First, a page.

A year ago today I started training in Okayama in preparation for my current life. It's a little surreal to think that I have been here a year, but it also doesn't seem like I've been here that long either.
This last weekend was a 3 day weekend for me because Tuesday was the Fall Equinox and a national holiday, so I ended up in Aomori visiting one of my friends who is also teaching in Japan. It's the first time I've seen him in over a year. Even though we live close together our schedules often conflict, so it's pretty hard to get together other then long national holiday weeks. I had to go to the end of the shinkansen line in main land Japan to see him. There are no shinkansen stops after Hachinohe, but you can take the Aomori line up to Hokkaido from here. The Hachinohe station is all sparkling new and has a barrier between the shinkansen and the platform that is much more high-tech then any other shinkansen stops I've been in. After getting in late on Saturday we both hit the hay rather early.
Sunday morning we left his place by 10:45am
and started out for Towadako. There is a legend that connects Towadako with Tazawako in Akita that is rather unusual and strange. There was a Princess who thought she would become more beautiful if she drank the local water of a pond. The gods became angry with her and because of her vanity they turned her into a dragon. The metamorphosis was so strong it tore the land and created Tazawako. The same happened to a man and his metamorphosis created Towadako. One day the male dragon spotted the female dragon and fell in love with her. It is said that their passionate love making keeps Tazawako from freezing in the winter.
Towadako isn't as touristy as Tazawako is and it's rather peaceful this time of year. There weren't many other tourists out but the weather was rather cool and good for a jaunt in changing leaves. We ended up doing a small walk around the tourists shops after lunch and before getting into the swan paddle boats. These giant swans are in every major lake in Japan and they are a little expensive but ridiculous amounts of fun. It ended up taking us 10 minutes to figure out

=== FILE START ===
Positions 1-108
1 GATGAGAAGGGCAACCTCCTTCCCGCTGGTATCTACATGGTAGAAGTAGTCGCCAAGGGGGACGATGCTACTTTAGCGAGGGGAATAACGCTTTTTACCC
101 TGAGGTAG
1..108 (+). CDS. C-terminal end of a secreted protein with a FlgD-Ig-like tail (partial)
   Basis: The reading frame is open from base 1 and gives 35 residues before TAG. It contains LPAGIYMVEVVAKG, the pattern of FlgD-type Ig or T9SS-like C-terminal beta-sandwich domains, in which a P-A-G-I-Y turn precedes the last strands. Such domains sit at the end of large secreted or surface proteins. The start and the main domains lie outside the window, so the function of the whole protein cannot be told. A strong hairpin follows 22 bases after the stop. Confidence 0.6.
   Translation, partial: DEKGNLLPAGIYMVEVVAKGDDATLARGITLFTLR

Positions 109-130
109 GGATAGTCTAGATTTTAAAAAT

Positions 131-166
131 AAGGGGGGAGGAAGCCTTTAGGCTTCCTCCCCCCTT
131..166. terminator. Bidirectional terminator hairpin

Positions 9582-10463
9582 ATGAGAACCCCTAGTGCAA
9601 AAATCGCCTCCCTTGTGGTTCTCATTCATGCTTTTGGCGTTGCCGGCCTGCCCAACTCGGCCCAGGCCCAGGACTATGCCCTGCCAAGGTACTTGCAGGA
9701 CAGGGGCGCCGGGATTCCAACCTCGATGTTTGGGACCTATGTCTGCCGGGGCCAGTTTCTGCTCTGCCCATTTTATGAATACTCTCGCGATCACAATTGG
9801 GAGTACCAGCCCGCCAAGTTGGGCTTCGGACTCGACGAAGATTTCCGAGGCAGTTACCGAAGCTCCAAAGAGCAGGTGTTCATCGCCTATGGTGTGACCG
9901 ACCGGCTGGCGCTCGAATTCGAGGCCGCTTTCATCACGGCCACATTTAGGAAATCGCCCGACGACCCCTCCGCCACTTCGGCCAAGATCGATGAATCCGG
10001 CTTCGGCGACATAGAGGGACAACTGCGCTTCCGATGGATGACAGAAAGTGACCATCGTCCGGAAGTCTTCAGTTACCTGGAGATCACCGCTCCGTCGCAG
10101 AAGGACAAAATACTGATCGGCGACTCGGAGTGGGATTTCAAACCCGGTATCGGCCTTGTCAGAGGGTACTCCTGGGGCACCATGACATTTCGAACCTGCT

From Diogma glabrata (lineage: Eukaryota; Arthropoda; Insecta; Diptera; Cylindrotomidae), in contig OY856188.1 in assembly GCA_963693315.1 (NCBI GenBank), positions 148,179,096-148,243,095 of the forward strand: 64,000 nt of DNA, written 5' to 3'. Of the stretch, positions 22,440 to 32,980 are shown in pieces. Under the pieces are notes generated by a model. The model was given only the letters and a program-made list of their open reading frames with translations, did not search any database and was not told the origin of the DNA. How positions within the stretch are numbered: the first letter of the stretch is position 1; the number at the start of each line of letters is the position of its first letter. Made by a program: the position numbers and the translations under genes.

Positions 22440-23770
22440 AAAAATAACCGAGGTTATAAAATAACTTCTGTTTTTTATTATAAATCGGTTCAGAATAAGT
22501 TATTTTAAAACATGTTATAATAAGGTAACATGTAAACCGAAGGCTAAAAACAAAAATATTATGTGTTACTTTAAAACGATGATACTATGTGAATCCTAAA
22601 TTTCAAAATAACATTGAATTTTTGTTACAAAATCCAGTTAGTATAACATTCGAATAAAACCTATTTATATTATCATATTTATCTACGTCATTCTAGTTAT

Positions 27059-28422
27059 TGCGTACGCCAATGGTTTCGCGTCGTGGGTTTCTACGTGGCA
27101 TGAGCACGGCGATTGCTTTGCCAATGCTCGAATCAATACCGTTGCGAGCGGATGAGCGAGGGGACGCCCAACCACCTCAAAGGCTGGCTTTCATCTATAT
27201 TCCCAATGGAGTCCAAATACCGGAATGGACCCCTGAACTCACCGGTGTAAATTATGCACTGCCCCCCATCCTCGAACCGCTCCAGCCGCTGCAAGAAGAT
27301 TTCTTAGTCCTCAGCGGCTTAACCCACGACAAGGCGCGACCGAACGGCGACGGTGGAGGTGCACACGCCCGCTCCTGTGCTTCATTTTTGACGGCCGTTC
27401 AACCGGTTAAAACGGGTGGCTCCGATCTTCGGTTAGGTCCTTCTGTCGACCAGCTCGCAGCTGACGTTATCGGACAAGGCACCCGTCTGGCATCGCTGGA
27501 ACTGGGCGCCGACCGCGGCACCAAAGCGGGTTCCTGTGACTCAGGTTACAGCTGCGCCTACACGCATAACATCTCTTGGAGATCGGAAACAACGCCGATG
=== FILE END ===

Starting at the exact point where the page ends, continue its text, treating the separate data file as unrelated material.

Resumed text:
how to steer it. As we were going in circles out in the water one of the dock workers was laughing his butt off at us; which just made me laugh even harder at our predicament. After we finally got ourselves straightened out we went for a light paddle around the shore. Then it took us about 10 minutes to get back to the dock, evading other swans in the lake at the same time, and back into the dock.
After our paddling fun we went on an adventure to find...the Grave of Christ. Thats right, in Aomori you too can see the Grave of Christ and learn the small story of how he escaped the from Israel and ended up dying in Aomori at the age of 106. The spot itself is in this rather small village that is only accessible by car. We ended up searching for it a little, but there were white signs in English to were pointing the way. The Japanese government knows who is really going to be coming up here to see the Grave of Christ. There is a small church and two burial mounds, one for Christ, and the other for
his brother who took his place on the cross. Another rather attractive part of this place were the large cutouts that you could stick our head in. Ridwan and I were a baby and a man respectively. We hardly spoke above a whisper the whole time we were there because we were afraid that somebody would come out and speak to us. Our car was the only car in the parking lot, but it was a Sunday so who knew if anybody was actually there waiting to pounce on us!
After laughing ourselves silly at the Grave of Christ we headed back to wonder around Hachinohe for a while. Ridwan took us to this great restaurant that served only Aomori chickens, which are suppose to be free range chickens at that for some really good yakitori, grilled chicken on a stick, and then I was on the train down to Sendai.
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